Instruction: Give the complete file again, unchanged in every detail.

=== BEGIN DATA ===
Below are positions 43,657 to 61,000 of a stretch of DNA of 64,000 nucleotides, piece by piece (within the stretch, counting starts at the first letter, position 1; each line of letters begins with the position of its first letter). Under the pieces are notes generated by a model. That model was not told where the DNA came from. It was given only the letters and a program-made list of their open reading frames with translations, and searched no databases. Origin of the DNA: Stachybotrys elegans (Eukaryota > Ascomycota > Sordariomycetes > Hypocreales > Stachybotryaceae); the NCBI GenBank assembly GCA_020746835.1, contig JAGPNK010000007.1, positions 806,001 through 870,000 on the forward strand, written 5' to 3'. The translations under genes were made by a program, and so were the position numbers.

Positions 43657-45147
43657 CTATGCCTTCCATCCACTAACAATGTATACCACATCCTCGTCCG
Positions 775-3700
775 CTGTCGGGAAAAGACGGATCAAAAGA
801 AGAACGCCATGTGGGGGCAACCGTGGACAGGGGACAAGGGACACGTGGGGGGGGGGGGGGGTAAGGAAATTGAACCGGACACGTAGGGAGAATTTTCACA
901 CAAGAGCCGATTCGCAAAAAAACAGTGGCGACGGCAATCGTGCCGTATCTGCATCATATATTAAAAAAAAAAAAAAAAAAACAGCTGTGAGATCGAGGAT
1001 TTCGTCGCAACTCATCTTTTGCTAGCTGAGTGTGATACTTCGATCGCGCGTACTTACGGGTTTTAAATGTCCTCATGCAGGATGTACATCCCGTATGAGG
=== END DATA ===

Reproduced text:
Below are positions 43,657 to 61,000 of a stretch of DNA of 64,000 nucleotides, piece by piece (within the stretch, counting starts at the first letter, position 1; each line of letters begins with the position of its first letter). Under the pieces are notes generated by a model. That model was not told where the DNA came from. It was given only the letters and a program-made list of their open reading frames with translations, and searched no databases. Origin of the DNA: Stachybotrys elegans (Eukaryota > Ascomycota > Sordariomycetes > Hypocreales > Stachybotryaceae); the NCBI GenBank assembly GCA_020746835.1, contig JAGPNK010000007.1, positions 806,001 through 870,000 on the forward strand, written 5' to 3'. The translations under genes were made by a program, and so were the position numbers.

Positions 43657-45147
43657 CTATGCCTTCCATCCACTAACAATGTATACCACATCCTCGTCCG
Positions 775-3700
775 CTGTCGGGAAAAGACGGATCAAAAGA
801 AGAACGCCATGTGGGGGCAACCGTGGACAGGGGACAAGGGACACGTGGGGGGGGGGGGGGGTAAGGAAATTGAACCGGACACGTAGGGAGAATTTTCACA
901 CAAGAGCCGATTCGCAAAAAAACAGTGGCGACGGCAATCGTGCCGTATCTGCATCATATATTAAAAAAAAAAAAAAAAAAACAGCTGTGAGATCGAGGAT
1001 TTCGTCGCAACTCATCTTTTGCTAGCTGAGTGTGATACTTCGATCGCGCGTACTTACGGGTTTTAAATGTCCTCATGCAGGATGTACATCCCGTATGAGG